Dubai to cement role as Middle East’s office hotspot

Over the last four years, Dubai has had a net absorption rate in its central business district of about 112,000 square metres a year.

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Dubai is set to strengthen its position as the most sought-after market for office space in the Middle East, new research shows.

The UAE, and Dubai in particular, had been a key investment target for international investors because of its “safe haven” status in a volatile region, said global real estate services firm JLL in its inaugural annual occupier sentiment survey for the Middle East and North Africa (Mena).

Over the last four years, Dubai has had a net absorption rate in its central business district of about 112,000 square metres a year. In other words, it has let more space than has come on to the market each year.

“The results of our survey reflect that Dubai has solidified its place as the preferred business and financial centre in the Mena region,” said Dana Williamson, JLL’s head of agency for Mena.

The key drivers include the anticipated annual GDP growth in the UAE of 3 per cent between 2015 and 2018, population growth of 2 per cent, and a labour force increase of 2 per cent.

The multinational companies that JLL surveyed said they planned to increase their workforce in the country by between 5 per cent and 20 per cent a year over the next three to five years.

Sean McCauley, director of agency at property consultancy Asteco, said demand from multinational firms for new office space had increased “particularly over the last two quarters”.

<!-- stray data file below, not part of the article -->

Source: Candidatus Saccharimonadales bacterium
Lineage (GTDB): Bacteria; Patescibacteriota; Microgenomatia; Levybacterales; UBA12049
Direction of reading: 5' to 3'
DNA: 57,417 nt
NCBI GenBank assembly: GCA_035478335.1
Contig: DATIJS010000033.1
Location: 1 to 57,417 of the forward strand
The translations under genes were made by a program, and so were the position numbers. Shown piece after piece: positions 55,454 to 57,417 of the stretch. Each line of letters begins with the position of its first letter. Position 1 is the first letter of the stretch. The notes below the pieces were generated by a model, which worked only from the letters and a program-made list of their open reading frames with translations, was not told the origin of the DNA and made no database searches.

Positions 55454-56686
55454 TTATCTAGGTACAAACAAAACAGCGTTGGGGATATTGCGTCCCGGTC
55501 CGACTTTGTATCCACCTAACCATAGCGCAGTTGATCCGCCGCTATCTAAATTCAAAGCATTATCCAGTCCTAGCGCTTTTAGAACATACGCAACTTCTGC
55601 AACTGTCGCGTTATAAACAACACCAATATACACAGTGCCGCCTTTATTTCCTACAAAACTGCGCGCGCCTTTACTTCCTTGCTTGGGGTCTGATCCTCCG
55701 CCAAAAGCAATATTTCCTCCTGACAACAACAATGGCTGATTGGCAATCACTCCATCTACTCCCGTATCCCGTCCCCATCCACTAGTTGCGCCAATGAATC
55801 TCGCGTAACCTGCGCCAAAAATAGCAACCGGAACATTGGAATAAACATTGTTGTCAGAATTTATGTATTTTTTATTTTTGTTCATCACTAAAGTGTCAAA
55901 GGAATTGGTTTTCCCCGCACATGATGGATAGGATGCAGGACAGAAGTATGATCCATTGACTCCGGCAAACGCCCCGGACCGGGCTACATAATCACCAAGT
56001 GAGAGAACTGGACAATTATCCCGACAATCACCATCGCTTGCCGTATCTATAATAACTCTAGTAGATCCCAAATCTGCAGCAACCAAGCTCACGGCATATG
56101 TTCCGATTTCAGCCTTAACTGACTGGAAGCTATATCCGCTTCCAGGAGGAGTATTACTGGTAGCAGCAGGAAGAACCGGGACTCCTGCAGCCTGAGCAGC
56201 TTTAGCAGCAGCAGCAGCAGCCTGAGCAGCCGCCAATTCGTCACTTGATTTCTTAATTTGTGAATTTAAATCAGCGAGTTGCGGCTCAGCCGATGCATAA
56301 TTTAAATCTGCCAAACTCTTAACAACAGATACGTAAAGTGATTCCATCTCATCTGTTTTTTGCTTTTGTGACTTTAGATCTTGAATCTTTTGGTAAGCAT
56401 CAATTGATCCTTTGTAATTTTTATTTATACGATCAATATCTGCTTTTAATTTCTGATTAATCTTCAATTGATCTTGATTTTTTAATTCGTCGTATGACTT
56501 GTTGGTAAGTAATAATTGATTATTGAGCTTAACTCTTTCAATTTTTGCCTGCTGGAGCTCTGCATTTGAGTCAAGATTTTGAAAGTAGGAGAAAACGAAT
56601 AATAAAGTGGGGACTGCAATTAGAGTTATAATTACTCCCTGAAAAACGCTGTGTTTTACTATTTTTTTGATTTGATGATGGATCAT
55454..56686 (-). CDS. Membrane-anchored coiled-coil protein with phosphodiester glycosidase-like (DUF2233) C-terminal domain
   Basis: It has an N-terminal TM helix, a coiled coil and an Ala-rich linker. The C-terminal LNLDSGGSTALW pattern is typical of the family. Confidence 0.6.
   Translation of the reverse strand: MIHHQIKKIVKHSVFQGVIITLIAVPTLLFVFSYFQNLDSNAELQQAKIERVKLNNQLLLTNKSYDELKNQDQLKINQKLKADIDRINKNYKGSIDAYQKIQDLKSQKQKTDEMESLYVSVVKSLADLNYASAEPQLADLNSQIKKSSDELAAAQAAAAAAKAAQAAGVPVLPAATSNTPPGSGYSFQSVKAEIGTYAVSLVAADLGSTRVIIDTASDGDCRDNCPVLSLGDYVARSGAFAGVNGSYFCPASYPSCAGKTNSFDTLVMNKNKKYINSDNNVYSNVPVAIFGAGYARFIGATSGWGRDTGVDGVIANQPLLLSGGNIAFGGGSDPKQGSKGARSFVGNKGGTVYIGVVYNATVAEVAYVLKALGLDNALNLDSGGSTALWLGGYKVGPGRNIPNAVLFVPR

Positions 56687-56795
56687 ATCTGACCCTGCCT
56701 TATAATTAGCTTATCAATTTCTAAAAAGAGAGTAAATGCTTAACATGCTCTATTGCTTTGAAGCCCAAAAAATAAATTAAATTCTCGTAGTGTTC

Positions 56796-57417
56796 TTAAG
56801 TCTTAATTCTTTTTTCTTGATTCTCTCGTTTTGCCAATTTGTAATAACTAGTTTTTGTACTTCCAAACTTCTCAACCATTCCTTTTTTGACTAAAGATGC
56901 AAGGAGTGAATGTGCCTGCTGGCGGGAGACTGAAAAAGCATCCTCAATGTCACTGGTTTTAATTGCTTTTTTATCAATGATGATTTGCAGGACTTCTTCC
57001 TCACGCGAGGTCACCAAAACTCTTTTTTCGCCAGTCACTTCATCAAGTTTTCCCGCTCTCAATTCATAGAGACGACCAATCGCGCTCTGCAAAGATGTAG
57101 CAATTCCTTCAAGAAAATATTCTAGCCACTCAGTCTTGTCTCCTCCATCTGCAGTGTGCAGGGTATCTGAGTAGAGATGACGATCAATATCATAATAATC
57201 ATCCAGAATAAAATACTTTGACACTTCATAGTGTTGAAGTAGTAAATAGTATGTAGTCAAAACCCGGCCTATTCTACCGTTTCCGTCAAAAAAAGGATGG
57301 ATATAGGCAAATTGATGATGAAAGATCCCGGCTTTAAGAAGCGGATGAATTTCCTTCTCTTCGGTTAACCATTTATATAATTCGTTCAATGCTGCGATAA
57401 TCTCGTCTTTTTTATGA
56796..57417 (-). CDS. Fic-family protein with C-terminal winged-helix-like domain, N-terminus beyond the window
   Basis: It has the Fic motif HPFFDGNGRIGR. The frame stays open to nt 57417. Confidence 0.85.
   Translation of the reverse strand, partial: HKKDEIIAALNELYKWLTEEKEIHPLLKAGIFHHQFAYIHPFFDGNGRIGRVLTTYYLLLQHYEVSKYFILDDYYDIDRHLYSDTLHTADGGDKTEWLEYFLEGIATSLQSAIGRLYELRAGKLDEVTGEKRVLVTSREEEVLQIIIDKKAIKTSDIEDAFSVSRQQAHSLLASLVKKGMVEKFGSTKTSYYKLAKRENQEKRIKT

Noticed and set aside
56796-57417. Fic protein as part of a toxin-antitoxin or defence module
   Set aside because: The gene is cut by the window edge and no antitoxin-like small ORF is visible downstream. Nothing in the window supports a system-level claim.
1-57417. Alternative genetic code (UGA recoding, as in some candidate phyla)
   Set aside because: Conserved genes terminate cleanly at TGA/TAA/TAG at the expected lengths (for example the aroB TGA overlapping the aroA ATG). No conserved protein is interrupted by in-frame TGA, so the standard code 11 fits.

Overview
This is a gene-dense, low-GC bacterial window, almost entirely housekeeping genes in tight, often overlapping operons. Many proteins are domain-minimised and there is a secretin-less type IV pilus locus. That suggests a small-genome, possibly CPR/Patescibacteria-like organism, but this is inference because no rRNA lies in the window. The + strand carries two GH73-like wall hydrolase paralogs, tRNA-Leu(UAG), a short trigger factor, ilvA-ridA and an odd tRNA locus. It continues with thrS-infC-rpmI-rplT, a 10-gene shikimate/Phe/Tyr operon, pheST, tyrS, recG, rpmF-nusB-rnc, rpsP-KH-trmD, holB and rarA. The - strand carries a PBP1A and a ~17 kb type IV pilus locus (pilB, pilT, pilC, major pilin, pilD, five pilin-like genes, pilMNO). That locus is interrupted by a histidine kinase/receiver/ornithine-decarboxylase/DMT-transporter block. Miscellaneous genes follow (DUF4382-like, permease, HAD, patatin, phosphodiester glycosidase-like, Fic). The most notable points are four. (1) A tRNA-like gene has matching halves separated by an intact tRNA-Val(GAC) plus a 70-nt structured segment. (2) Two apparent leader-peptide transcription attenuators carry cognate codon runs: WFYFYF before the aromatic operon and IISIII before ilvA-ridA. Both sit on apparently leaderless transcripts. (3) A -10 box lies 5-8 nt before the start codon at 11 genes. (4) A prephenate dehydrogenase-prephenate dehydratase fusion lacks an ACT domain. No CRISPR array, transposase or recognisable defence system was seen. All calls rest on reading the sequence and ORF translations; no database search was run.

He said: “These tend to be multiple-floor transactions. Last year, demand for these types of deals was more scarce.”

These major companies also want to occupy buildings with a single landlord, as opposed to strata-owned space, because such buildings are often better maintained and negotiations to renew leases are easier.

Mr McCauley said the UAE’s growing economy was also fuelling demand at the low end of the Dubai market, with more individuals deciding to “push the green button to start their own business” and rent small units. This has piqued the interest of serviced office providers.

“What they are telling us is that the market is exceptionally strong for serviced office space,” said Mr McCauley, explaining that they are less capital-intensive for start-ups compared to furnishing their office.

Despite the rise in demand, price sensitivity remains. When companies are presented with two to three similar options with a price difference of between Dh5 and Dh10 per square foot, they will typically opt for the cheapest, according to Mr McCauley. As a result, landlords are finding it difficult to increase rents.

“There is still an oversupply of space,” he said. “The market has been good, but only up to a point.”

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